“gang members” run over by the L.A.D.A./L.A. Superior Court/California 2nd District Court of Appeals mighty “wrongful conviction” railroad who languish in prison, forgotten and ignored by our entire society, except for one or two family members or old friends.

    We know this is true because we know their cases and we know their names.
    Matthew Turner is one.

  • cf still calling LE personnel pigs is a loud and clear message from WLA that the name calling is perfectly in line with the approved ideology.

    LASD Apostle: don’t sell yourself short – you have the chops to run the department. LASD Apostle for Sheriff.

  • cf- I did not see that article in the LA Times. But then again, nobody reads the LA Times anymore. That’s why they are downsizing and getting close to shutting down. They write bad stories against Sheriff Villanueva because he doesnt pay them upwards of $200,000 to write good stories about him…like McDonnell used to.

  • @cf…Once again, you try to come across as an intellect. However, your babbling, incoherent sentences, coupled with your run on sentences and dangling modifiers, leaves the reader(s) confused. Further, the word “white” does not need to be capitalized. You remember, this was discussed in the 1st grade?

    Please ensure that you provide vetted, empirical data regarding your outlandish , unsubstantiated, discriminatory statements (i.e., yet Whites seem to have more contraband).

  • Hey Emily-Galvan Almanza I have an idea. Instead of basing your Op-Ed on emotionally, biased, racist viewpoint, why don’t you sign up with either LAPD or LASD and go on a ride along. This way you can get first hand knowledge of these so called gang members who are being mistreated and singled out.

  • Dunce of Reality, please stop the whining. Its unbecoming an officer. You think that because you do not use the N-word in your posts, they or you are not racist. I suspect many would find LASD Apostate’s post racist. He wants you to look at a picture of a black man so that you can see he is a gang member? Really? He finds ““Latinx” (hilarious).” Why is it funny? Some may find that racist. Reminds me of the one-tooth yokels in the south who claim they are not racist because they only want to “make America great again.” I know, Celeste knows, and you know, this site is full of racists who claim to be heroes. Don’t admit your racism; I do not care. But, please stop the whining and squealing.

    Pat, the ride along is when you are on your best behavior. Its when you think no one is watching that you stop the kid on the bike with saggy pants, or the Mexican in the car where the license plate light is not working. Do you folks read? If so, maybe you check out the LA Times article a few days ago on how a black or brown man is several times more likely to get stopped than a white man, despite the higher likelihood of finding contraband on the white man. Save it for Cops.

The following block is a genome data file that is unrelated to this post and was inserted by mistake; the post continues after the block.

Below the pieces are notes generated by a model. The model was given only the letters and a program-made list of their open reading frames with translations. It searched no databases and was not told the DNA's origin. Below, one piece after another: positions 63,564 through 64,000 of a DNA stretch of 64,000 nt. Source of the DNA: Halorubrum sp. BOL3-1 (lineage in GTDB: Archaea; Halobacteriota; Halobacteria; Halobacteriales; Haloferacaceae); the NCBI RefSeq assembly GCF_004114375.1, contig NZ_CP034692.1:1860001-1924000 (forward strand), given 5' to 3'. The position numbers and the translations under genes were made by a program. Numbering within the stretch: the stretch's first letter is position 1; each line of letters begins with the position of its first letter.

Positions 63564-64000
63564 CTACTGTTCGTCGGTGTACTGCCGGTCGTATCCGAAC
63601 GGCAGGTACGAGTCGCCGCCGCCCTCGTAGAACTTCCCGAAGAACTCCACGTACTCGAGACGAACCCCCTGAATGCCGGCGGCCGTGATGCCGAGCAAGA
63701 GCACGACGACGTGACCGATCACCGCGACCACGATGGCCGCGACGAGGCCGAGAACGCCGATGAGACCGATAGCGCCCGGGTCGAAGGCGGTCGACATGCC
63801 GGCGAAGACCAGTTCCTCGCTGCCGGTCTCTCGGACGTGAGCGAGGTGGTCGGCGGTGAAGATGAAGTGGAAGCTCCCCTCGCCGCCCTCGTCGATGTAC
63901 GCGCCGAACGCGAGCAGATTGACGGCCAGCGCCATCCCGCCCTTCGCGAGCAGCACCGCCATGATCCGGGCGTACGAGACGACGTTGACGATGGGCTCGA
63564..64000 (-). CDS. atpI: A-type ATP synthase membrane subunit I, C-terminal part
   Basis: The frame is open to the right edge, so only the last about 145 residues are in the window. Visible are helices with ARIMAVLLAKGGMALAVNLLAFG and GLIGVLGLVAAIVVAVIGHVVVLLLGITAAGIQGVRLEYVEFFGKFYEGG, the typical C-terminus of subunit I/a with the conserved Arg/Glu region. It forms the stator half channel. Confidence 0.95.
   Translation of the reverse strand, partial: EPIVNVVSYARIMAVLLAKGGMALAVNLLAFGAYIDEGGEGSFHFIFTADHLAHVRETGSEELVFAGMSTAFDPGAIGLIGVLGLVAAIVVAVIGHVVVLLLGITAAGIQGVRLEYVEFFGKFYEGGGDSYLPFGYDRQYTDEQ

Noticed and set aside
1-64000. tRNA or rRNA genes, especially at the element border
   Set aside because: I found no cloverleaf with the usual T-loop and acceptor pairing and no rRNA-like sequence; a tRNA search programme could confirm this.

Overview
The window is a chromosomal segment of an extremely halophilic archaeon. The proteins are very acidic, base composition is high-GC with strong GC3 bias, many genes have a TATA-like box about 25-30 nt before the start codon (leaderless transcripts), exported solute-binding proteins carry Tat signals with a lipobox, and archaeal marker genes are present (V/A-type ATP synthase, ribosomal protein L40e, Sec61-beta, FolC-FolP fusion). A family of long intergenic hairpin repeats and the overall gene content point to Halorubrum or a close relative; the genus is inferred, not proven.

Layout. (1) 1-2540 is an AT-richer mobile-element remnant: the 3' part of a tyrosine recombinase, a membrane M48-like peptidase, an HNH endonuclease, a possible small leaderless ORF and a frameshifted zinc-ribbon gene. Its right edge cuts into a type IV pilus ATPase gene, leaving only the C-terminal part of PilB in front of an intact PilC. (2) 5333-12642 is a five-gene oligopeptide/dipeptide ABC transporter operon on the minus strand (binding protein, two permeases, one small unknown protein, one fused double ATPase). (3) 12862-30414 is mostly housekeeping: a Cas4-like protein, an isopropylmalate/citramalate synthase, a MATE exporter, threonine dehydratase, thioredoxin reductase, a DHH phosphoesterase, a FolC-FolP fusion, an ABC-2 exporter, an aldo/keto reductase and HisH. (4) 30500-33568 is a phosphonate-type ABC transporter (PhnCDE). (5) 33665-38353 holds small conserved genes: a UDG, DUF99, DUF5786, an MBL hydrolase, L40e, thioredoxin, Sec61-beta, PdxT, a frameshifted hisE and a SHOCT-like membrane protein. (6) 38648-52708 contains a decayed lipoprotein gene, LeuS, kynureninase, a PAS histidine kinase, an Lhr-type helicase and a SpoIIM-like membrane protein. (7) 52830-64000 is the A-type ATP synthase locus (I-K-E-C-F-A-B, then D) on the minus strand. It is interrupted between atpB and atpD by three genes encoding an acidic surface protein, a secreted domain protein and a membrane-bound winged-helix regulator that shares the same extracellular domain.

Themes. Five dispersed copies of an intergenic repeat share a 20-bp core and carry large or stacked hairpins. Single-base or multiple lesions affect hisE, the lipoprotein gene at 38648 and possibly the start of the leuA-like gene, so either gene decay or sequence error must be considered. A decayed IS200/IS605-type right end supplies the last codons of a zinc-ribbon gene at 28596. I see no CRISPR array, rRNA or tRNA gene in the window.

• The recent shooting of an unarmed resident in Fort Worth is certainly disturbing. Like many officers I could have been involved in dozens of shootings during my career where I perceived a threat. Like most officers I waited until I verified the threat or the situation necessitated the use of deadly force. Bottom line you can’t shoot every time you feel threatened. Too many of these shootings nationwide. Perhaps training issues or hiring standards.

  • Conduct a comprehensive hour by hour inventory of the prior 72 hours in the police officer’s life leading up to the fatal erroneous shooting.
    A deficit of necessary sleep/rest can result in diminished cognitive functioning and degraded reflex control.
    Insufficient training, insecure rookie officer, ambiguous or contradictory directions from supervising officer and mental exhaustion from insufficient sleep/rest – add each of these elements together to create an extremely elevated risk of fatal error by police officer in the field.
    Police unions, political establishment and mainstream media will go complete blackout on any attempt to investigate prior 72 hours leading up to fatal erroneous shooting.
    We can demand work shift/sleep shift logs from truck drivers, airline pilots, emergency medical personnel – but not police officers.
    The last great taboo topic in U.S.A. is inadequate rest/sleep/ exhaustion as contributing factor to fatal errors by police officer in the field.

  • I don’t know the answer. I remember a recent shooting involving LAPD. A female homeless woman was being held at knife point by a male suspect. One officer on the left had a possible shot available. None of the three officers on the right had a clear shot. Yet the officers on the right fired killing the victim and suspect. That goes against training and common sense. That is like a surgeon killing the patient to get the cancer. Mind blogging.

  • Skippy, I figured the LA Times would have been an easy read for the uniformed heroes. Unfortunately, I do not think the story was published in Brietbart or the Klan Weekly. Although they should publish it since they take LAPD money for job postings. Too bad you don’t read, you would have found out about the fine officers in the Fort Worth PD. Is it Black season in Texas or just a coincidence?